Value, Price & Profit, Chapter 10
Profit is Made by Selling a Commodity at its Value
Suppose an average hour of labour to be realized in a value equal to sixpence, or twelve average hours of labour to be realized in six shillings. Suppose, further, the value of labour to be three shillings or the produce of six hours’ labour. If, then, in the raw material, machinery, and so forth, used up in a commodity, twenty-four hours of average labour were realized, its value would amount to twelve shillings. If, moreover, the workman employed by the capitalist added twelve hours of labour to those means of production, these twelve hours would be realized in an additional value of six shillings. The total value of the product would, therefore, amount to thirty-six hours of realized labour, and be equal to eighteen shillings. But as the value of labour, or the wages paid to the workman, would be three shillings only, no equivalent would have been paid by the capitalist for the six hours of surplus labour worked by the workman, and realized in the value of the commodity. By selling this commodity at its value for eighteen shillings, the capitalist would, therefore, realize a value of three shillings, for which had paid no equivalent. These three shillings would constitute the surplus value or profit pocketed by him. The capitalist would consequently realize the profit of three shillings, not by selling his commodity at a price over and above its value, but by selling it at its real value.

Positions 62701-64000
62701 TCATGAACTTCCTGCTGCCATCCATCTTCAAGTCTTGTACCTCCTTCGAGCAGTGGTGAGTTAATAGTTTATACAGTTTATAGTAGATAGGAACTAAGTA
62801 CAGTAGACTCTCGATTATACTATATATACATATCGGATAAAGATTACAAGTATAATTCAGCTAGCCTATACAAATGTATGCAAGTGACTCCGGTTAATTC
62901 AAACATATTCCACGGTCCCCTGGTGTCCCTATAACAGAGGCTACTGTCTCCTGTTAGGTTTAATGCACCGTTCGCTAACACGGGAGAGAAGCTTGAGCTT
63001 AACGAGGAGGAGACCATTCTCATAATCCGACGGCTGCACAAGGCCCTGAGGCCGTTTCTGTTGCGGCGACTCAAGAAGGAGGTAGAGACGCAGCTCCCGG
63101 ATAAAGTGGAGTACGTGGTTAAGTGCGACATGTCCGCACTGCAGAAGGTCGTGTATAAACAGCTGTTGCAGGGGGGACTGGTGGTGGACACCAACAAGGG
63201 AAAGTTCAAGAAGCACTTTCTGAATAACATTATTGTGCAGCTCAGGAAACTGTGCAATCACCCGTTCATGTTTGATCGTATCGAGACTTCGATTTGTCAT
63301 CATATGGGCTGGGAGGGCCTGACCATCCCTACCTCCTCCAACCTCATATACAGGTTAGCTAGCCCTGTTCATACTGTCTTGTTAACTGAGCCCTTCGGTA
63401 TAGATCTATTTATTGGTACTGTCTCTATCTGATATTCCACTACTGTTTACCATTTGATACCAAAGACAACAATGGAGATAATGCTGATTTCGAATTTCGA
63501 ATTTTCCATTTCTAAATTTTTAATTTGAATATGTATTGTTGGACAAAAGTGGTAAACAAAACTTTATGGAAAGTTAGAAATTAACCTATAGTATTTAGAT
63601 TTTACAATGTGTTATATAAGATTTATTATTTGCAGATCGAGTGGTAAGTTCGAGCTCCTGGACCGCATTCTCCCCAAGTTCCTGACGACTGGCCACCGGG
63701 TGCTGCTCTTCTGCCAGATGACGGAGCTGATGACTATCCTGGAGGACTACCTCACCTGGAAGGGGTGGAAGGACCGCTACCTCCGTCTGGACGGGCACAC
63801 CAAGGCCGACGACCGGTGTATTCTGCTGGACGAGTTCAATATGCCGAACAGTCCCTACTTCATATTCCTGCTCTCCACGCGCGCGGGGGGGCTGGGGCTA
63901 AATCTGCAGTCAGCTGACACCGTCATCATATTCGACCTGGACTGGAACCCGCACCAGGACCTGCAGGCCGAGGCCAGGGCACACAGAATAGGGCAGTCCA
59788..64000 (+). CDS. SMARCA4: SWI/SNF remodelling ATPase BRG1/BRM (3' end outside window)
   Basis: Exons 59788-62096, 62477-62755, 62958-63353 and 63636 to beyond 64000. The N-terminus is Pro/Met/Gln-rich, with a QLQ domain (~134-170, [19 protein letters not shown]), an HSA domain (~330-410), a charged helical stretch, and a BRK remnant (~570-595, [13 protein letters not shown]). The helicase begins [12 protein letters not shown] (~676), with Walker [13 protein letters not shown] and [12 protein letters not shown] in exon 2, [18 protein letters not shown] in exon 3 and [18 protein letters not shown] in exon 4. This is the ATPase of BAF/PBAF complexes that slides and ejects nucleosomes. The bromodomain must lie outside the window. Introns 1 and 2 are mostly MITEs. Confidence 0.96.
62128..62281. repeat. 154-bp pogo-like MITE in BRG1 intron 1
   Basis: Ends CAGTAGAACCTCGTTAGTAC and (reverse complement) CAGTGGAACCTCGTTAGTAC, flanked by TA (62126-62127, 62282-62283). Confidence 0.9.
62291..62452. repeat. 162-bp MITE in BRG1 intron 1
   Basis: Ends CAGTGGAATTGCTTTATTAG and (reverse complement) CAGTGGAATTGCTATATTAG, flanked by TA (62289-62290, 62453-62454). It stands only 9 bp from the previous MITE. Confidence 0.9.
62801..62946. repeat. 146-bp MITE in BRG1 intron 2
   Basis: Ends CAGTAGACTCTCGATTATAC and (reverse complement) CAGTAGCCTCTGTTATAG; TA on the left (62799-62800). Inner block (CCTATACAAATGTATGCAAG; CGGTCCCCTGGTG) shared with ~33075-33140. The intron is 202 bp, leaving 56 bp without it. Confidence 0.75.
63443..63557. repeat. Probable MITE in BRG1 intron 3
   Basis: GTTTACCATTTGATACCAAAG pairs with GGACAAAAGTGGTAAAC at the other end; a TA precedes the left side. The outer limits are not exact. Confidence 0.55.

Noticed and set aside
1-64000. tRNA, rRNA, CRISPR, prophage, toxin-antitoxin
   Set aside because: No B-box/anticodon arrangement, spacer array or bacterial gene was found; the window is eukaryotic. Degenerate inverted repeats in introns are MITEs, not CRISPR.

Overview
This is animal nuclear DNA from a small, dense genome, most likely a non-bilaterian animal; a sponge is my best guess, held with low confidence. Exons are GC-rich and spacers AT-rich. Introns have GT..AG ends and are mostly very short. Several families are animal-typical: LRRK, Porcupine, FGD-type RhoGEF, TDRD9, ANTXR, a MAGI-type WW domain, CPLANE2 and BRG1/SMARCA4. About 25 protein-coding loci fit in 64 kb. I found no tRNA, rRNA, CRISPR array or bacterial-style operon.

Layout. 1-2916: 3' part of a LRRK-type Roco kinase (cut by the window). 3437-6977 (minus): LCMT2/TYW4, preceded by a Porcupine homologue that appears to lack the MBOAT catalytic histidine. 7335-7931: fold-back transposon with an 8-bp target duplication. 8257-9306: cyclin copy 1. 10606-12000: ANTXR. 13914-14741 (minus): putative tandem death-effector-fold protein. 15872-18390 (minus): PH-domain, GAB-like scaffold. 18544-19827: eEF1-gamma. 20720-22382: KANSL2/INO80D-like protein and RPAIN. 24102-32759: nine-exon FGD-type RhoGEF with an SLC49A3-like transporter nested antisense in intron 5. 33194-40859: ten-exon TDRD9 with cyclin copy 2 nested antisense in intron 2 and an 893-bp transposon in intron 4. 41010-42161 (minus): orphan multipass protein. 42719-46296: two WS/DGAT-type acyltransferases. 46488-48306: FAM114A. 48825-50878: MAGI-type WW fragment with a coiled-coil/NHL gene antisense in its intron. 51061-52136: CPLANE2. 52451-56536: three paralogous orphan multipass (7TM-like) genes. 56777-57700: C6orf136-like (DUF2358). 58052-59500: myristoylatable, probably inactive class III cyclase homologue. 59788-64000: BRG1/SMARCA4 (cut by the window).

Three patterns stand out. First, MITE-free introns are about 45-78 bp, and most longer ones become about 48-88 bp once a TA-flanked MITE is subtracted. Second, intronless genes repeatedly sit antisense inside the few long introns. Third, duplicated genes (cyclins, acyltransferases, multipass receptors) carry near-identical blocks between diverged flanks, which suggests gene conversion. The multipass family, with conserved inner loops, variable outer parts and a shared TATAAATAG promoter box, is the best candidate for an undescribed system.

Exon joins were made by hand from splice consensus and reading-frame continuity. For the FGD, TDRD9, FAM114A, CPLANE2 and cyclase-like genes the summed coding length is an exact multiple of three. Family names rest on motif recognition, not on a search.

The value of a commodity is determined by the total quantity of labour contained in it. But part of that quantity of labour is realized in a value for which and equivalent has been paid in the form of wages; part of it is realized in a value for which NO equivalent has been paid. Part of the labour contained in the commodity is paid labour; part is unpaid labour. By selling, therefore, the commodity at its value, that is, as the crystallization of the total quantity of labour bestowed upon it, the capitalist must necessarily sell it at a profit. He sells not only what has cost him an equivalent, but he sells also what has cost him nothing, although it has cost his workman labour. The cost of the commodity to the capitalist and its real cost are different things. I repeat, therefore, that normal and average profits are made by selling commodities not above, but at their real values.